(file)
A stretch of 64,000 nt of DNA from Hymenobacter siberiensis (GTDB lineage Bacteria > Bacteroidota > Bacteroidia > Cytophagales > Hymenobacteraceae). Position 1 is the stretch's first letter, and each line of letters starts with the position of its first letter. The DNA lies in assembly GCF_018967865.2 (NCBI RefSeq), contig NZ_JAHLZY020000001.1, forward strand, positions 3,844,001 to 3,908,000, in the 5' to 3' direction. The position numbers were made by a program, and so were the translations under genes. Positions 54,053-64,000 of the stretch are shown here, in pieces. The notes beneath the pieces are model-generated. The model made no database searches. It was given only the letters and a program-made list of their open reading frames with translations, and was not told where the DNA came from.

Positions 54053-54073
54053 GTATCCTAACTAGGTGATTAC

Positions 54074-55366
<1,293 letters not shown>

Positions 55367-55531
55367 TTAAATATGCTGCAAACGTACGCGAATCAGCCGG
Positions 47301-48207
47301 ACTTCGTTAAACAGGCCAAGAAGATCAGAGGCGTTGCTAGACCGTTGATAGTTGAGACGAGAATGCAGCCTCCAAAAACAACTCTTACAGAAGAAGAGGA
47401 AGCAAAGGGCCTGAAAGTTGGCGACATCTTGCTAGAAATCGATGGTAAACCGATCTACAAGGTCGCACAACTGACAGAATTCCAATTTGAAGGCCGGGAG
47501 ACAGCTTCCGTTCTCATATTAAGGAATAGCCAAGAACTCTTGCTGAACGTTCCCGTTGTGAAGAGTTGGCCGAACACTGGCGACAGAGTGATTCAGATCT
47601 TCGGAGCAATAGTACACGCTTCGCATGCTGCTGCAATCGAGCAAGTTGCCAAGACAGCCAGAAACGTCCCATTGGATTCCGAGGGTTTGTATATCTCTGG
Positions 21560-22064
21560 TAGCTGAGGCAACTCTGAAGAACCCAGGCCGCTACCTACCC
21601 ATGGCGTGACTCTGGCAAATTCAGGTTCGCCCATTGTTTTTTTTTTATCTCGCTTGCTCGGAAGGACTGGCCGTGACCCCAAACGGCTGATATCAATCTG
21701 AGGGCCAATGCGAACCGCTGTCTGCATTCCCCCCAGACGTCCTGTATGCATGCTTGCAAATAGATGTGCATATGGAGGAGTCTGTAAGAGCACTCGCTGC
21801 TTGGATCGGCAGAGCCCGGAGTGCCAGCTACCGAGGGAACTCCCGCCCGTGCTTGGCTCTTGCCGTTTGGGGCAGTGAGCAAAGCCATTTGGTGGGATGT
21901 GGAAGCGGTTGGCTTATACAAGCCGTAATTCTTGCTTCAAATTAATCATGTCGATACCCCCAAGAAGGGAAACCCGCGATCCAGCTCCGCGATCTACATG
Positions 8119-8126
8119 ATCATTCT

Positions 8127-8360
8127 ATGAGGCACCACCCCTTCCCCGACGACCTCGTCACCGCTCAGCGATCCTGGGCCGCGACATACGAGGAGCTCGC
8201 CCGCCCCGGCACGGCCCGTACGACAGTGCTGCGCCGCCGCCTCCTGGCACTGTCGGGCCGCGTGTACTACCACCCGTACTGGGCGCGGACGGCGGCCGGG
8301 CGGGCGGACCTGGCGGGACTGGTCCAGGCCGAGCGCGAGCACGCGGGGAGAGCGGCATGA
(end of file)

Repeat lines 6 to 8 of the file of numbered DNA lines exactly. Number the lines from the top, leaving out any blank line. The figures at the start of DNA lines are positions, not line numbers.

Positions 55367-55531
55367 TTAAATATGCTGCAAACGTACGCGAATCAGCCGG
Positions 47301-48207